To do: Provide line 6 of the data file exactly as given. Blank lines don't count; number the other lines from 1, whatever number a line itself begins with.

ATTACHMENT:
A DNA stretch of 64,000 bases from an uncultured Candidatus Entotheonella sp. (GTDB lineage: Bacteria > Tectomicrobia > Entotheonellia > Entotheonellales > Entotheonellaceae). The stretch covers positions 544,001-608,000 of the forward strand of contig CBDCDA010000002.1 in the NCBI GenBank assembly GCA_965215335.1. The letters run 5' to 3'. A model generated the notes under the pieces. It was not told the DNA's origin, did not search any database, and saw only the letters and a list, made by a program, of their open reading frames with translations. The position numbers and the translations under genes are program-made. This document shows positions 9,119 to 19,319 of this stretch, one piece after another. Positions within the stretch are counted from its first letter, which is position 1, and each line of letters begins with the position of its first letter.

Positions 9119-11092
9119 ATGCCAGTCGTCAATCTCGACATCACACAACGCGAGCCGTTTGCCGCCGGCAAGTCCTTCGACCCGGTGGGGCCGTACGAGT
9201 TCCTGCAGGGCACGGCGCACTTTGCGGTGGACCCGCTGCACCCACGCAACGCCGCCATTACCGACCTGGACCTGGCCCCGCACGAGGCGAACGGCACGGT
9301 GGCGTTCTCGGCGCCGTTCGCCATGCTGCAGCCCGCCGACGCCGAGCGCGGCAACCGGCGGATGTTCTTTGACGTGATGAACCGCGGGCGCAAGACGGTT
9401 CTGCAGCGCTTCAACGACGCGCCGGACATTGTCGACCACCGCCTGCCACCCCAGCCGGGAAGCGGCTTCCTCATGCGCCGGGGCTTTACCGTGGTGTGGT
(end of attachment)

9401 CTGCAGCGCTTCAACGACGCGCCGGACATTGTCGACCACCGCCTGCCACCCCAGCCGGGAAGCGGCTTCCTCATGCGCCGGGGCTTTACCGTGGTGTGGT